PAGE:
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Network switch

A network switch is a computer networking device that connects LAN segments. It was developed from the electronic hub where the hub provided a central nodal device for a star configured network. In a shared hub, all star network connections receive a broadcast frame. The switch connects Ethernet or Token Ring segments together as needed based on the MAC address and the connections are maintained only as long as data is being transmitted. This point-to-point approach allows the switch to connect multiple pairs of segments at a time allowing more than one computer to transmit data at a time.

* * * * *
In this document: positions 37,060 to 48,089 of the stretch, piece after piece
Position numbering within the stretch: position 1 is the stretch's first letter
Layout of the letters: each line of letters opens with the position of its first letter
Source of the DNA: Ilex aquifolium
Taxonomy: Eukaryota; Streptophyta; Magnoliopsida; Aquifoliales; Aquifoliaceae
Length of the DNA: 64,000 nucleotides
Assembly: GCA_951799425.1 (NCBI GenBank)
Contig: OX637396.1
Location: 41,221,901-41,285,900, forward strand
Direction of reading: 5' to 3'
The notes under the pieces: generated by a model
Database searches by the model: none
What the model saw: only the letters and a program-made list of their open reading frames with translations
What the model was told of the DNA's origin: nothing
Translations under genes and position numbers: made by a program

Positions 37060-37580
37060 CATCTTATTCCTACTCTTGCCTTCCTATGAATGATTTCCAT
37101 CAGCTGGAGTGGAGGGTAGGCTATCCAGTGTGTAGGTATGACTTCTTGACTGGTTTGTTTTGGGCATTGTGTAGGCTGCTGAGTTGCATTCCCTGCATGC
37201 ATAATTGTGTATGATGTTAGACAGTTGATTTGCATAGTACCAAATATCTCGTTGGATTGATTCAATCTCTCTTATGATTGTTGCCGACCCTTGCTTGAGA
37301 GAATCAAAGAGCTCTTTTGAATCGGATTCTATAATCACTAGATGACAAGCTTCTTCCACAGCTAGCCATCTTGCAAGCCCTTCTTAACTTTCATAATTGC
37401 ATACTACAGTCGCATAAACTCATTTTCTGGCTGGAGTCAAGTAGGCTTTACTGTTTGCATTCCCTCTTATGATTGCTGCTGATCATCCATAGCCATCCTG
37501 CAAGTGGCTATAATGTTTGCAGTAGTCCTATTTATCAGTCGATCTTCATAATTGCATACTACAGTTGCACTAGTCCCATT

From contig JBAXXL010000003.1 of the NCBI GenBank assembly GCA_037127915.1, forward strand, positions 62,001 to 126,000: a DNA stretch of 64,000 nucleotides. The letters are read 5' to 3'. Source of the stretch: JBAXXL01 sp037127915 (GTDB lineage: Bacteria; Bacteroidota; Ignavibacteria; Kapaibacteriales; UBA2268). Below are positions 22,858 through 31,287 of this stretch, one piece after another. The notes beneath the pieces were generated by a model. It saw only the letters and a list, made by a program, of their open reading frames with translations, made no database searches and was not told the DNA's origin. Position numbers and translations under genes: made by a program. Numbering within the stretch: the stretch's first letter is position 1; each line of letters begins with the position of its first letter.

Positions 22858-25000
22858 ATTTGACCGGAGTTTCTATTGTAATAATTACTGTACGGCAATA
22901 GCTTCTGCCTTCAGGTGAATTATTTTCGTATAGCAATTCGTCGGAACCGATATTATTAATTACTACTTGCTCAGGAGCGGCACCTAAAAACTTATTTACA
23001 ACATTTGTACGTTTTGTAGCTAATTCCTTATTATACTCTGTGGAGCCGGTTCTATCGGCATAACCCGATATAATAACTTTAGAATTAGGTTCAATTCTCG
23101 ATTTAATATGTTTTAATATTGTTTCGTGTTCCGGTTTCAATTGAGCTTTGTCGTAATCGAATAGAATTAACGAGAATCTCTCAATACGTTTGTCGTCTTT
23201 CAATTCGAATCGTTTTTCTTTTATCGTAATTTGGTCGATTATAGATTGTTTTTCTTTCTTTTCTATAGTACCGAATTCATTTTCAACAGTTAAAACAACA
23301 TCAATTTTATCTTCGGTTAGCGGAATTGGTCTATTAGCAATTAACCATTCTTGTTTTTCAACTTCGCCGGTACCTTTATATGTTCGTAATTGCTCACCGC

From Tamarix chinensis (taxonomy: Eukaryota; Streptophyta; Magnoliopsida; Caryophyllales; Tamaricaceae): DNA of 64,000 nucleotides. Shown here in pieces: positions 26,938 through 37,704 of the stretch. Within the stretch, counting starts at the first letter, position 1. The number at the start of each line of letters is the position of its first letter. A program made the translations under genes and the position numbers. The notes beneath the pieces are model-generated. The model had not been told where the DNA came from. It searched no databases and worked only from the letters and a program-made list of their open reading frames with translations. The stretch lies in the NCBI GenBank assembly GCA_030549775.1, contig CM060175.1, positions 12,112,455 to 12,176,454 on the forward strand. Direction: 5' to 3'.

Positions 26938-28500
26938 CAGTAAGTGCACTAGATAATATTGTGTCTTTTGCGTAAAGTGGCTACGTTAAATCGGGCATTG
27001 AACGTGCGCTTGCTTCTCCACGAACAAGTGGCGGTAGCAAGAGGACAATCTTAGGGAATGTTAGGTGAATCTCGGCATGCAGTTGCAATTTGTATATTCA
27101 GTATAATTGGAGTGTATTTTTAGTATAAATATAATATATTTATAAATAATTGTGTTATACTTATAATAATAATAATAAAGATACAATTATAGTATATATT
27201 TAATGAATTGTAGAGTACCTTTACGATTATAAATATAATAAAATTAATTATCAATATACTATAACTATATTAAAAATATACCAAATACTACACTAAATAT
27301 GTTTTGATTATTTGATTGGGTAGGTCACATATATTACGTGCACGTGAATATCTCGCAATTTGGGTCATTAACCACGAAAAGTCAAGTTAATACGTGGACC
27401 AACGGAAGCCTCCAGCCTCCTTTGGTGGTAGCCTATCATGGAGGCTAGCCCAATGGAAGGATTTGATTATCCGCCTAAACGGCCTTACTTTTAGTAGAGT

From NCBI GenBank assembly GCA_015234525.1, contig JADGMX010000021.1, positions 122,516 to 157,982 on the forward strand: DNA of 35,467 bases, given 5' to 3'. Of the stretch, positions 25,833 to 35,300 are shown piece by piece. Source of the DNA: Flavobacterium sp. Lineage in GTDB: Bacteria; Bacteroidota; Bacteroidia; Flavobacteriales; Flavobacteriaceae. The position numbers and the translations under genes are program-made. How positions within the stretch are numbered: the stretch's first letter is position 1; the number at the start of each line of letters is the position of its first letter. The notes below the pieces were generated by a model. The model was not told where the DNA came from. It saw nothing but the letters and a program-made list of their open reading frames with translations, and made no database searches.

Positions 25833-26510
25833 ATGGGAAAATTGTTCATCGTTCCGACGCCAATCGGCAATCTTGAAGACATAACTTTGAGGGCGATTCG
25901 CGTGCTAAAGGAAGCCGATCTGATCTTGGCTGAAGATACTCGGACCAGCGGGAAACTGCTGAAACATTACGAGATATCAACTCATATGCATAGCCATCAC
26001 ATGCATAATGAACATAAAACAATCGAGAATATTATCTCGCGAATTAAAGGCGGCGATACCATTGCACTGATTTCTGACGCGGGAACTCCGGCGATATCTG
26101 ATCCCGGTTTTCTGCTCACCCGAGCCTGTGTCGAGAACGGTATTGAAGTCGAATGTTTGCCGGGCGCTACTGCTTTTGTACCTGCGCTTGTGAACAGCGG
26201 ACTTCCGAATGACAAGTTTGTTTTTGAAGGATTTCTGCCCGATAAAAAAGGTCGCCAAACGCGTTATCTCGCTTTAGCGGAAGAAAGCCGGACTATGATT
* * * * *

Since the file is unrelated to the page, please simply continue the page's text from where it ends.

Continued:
There are three types of ways in which a switch can operate:

A switch is similar to a hub in that it provides a single broadcast domain, but differs in that each port on a switch is its own collision domain.

Switches provide difficulties in monitoring traffic because each port is isolated until it transmits data and even then only the sending and receiving ports are connected.

Two popular methods that are specifically designed to allow a network manager to monitor traffic are:

Other methods have been devised to allow snooping on another computer on the network without the cooperation of the switch: See also: